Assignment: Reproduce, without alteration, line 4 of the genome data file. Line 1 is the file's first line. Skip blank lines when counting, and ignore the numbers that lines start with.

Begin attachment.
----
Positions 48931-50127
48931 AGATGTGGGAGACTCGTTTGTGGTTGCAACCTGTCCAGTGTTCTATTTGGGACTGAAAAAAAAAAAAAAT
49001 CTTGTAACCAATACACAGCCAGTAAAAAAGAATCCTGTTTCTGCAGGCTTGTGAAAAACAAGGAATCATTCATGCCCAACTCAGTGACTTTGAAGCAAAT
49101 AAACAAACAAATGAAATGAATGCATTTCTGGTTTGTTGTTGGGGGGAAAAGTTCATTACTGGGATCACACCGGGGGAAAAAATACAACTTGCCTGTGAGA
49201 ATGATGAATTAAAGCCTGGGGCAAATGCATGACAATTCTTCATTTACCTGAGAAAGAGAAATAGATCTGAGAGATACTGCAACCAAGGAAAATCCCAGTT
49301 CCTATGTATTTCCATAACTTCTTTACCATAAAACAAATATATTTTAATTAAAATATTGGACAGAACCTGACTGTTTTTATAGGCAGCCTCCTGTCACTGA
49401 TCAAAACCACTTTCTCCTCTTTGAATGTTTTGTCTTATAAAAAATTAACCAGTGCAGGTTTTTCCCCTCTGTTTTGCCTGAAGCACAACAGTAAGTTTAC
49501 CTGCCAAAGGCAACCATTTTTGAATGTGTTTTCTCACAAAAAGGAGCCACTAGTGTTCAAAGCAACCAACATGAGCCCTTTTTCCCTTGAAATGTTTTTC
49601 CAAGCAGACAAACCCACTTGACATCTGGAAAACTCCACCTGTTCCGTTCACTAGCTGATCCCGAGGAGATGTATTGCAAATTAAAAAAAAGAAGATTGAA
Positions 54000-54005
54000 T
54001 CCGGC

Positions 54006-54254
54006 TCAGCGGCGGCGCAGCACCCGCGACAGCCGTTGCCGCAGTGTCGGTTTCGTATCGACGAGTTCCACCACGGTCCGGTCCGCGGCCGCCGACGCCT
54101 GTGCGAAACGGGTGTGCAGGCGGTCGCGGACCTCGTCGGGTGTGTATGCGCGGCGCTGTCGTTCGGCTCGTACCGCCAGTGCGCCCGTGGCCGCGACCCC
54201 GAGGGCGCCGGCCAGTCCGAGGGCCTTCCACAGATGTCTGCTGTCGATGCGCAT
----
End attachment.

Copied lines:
49101 AAACAAACAAATGAAATGAATGCATTTCTGGTTTGTTGTTGGGGGGAAAAGTTCATTACTGGGATCACACCGGGGGAAAAAATACAACTTGCCTGTGAGA